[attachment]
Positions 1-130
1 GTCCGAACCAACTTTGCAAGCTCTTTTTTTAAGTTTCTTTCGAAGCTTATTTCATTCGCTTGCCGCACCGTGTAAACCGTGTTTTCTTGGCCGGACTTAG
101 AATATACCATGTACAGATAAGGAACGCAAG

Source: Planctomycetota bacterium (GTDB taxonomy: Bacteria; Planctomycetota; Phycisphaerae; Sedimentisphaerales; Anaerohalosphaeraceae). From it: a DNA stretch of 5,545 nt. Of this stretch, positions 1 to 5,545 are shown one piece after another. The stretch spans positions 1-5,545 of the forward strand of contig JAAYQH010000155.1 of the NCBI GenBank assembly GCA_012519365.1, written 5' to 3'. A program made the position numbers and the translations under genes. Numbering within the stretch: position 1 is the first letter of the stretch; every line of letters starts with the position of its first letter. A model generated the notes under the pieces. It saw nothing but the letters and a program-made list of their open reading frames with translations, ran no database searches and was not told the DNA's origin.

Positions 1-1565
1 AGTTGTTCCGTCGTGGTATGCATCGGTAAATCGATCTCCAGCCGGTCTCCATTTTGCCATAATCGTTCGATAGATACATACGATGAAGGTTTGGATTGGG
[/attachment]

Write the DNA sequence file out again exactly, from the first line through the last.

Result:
Positions 1-130
1 GTCCGAACCAACTTTGCAAGCTCTTTTTTTAAGTTTCTTTCGAAGCTTATTTCATTCGCTTGCCGCACCGTGTAAACCGTGTTTTCTTGGCCGGACTTAG
101 AATATACCATGTACAGATAAGGAACGCAAG

Source: Planctomycetota bacterium (GTDB taxonomy: Bacteria; Planctomycetota; Phycisphaerae; Sedimentisphaerales; Anaerohalosphaeraceae). From it: a DNA stretch of 5,545 nt. Of this stretch, positions 1 to 5,545 are shown one piece after another. The stretch spans positions 1-5,545 of the forward strand of contig JAAYQH010000155.1 of the NCBI GenBank assembly GCA_012519365.1, written 5' to 3'. A program made the position numbers and the translations under genes. Numbering within the stretch: position 1 is the first letter of the stretch; every line of letters starts with the position of its first letter. A model generated the notes under the pieces. It saw nothing but the letters and a program-made list of their open reading frames with translations, ran no database searches and was not told the DNA's origin.

Positions 1-1565
1 AGTTGTTCCGTCGTGGTATGCATCGGTAAATCGATCTCCAGCCGGTCTCCATTTTGCCATAATCGTTCGATAGATACATACGATGAAGGTTTGGATTGGG